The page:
Americans don’t use Russian oil because it makes economic sense, they use it because bad policies have made American oil for American consumers make less sense. Chief among these bad policies is the Jones Act, which strangles the ability of American oil producers to get their product to consumers in the same country. At Cato Institute, Colin Grabow explains:
With imports of Russian oil (as well as coal and natural gas) now banned, the country’s refineries must decide on alternative sources. The good news is that there are U.S. grades of crude oil well‐suited for refineries on the East and West Coasts. The bad news is that the protectionist Jones Act stands in the way of getting this oil from where it is produced in the United States to other parts of the country where it is needed.
Passed in 1920, the Jones Act restricts the domestic waterborne transportation of goods—including energy products—to vessels that are U.S.-flagged and built as well as mostly U.S.-crewed and owned. Meeting these requirements isn’t cheap. A U.S.-built tanker is estimated to cost nearly four times more than one built overseas ($150 million versus $40 million) while operating costs are also significantly higher.
The inevitable result is expensive shipping rates that can make it cost‐prohibitive to transport oil within the United States, thus tipping the scales in favor of imports.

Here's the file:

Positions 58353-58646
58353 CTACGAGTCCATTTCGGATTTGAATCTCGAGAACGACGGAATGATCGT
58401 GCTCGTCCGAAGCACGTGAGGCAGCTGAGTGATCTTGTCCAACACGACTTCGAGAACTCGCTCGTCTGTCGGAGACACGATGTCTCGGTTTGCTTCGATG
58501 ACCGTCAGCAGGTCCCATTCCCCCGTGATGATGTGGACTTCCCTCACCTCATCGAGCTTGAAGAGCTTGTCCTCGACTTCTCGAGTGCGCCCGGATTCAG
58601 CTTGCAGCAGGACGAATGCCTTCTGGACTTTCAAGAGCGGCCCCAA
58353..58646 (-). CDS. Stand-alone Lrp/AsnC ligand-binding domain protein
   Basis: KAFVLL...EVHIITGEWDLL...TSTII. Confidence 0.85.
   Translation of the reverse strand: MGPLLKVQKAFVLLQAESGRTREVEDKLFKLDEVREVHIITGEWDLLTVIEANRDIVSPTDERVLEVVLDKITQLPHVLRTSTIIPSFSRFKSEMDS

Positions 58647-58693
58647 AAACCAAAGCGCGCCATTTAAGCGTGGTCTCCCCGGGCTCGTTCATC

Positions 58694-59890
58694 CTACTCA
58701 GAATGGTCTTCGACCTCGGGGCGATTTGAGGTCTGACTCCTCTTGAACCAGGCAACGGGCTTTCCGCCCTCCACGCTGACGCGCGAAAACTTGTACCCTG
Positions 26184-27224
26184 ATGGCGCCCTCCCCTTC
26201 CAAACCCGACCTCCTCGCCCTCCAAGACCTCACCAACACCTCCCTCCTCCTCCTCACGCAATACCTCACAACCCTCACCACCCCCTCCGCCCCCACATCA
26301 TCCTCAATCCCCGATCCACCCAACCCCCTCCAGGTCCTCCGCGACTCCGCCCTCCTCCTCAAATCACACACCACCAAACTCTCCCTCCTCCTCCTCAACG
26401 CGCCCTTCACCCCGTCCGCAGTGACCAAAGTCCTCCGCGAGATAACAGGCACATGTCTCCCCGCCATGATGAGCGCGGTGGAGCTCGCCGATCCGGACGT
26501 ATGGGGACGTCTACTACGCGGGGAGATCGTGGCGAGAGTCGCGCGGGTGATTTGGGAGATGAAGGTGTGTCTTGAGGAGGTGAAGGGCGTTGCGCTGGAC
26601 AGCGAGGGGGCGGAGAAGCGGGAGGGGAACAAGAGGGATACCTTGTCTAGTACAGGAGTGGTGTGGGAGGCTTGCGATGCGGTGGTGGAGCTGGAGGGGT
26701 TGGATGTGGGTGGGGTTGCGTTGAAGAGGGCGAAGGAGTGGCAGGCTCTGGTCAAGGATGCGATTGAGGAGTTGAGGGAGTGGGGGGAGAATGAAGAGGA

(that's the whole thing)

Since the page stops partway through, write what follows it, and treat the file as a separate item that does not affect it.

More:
Beyond costs, most Jones Act‐compliant tankers are smaller medium range tankers typically used to transport refined products rather than crude oil (switching between the two is no easy task). Of the tankers in the Jones Act fleet, only 11 are larger Suezmax tankers designed for crude oil transport and these are almost exclusively used to ship crude from Alaska to West Coast refineries.
The seemingly obvious solution here would be for the Biden administration to waive the Jones Act to enable the cost‐effective purchase of U.S. crude, but that’s less straightforward than it may seem. While the executive branch can waive the Jones Act via requests from the Secretary of Defense, that authority was pared back by the 2020 National Defense Authorization Act (NDAA). Previously allowed for reasons of national defense—a term sufficiently flexible that it allowed for Jones Act waivers following natural disasters such as Hurricane Maria—the 2020 NDAA (much to the delight of pro‐Jones Act lobbyists) restricted waivers requested by the Secretary of Defense to those deemed “necessary in the interest of national defense to address an immediate adverse effect on military operations [emphasis added].”
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